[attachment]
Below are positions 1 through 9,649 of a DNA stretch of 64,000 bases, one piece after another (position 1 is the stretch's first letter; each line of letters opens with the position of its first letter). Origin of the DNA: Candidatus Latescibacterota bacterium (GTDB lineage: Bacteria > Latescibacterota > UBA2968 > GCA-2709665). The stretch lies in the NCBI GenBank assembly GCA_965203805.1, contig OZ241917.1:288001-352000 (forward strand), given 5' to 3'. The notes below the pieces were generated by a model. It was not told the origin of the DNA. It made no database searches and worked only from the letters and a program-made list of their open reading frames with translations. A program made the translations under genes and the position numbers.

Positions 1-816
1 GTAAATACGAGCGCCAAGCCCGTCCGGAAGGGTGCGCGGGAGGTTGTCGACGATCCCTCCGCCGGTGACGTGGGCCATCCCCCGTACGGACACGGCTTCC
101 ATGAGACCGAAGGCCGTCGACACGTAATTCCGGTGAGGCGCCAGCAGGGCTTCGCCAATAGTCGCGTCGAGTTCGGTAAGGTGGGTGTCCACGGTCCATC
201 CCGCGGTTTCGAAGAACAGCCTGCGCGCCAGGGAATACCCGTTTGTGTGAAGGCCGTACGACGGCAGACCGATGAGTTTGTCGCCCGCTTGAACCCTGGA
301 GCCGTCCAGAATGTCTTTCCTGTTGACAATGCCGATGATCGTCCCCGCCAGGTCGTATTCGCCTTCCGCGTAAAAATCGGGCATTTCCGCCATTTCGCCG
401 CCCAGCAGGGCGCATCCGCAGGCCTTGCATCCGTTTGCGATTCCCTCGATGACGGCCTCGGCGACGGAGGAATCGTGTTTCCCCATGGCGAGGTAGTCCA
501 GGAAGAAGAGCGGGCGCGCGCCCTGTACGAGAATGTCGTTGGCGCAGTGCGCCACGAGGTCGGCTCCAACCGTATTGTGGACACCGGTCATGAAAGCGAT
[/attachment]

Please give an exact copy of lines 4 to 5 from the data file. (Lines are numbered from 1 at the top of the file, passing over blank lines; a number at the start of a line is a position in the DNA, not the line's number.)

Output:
101 ATGAGACCGAAGGCCGTCGACACGTAATTCCGGTGAGGCGCCAGCAGGGCTTCGCCAATAGTCGCGTCGAGTTCGGTAAGGTGGGTGTCCACGGTCCATC
201 CCGCGGTTTCGAAGAACAGCCTGCGCGCCAGGGAATACCCGTTTGTGTGAAGGCCGTACGACGGCAGACCGATGAGTTTGTCGCCCGCTTGAACCCTGGA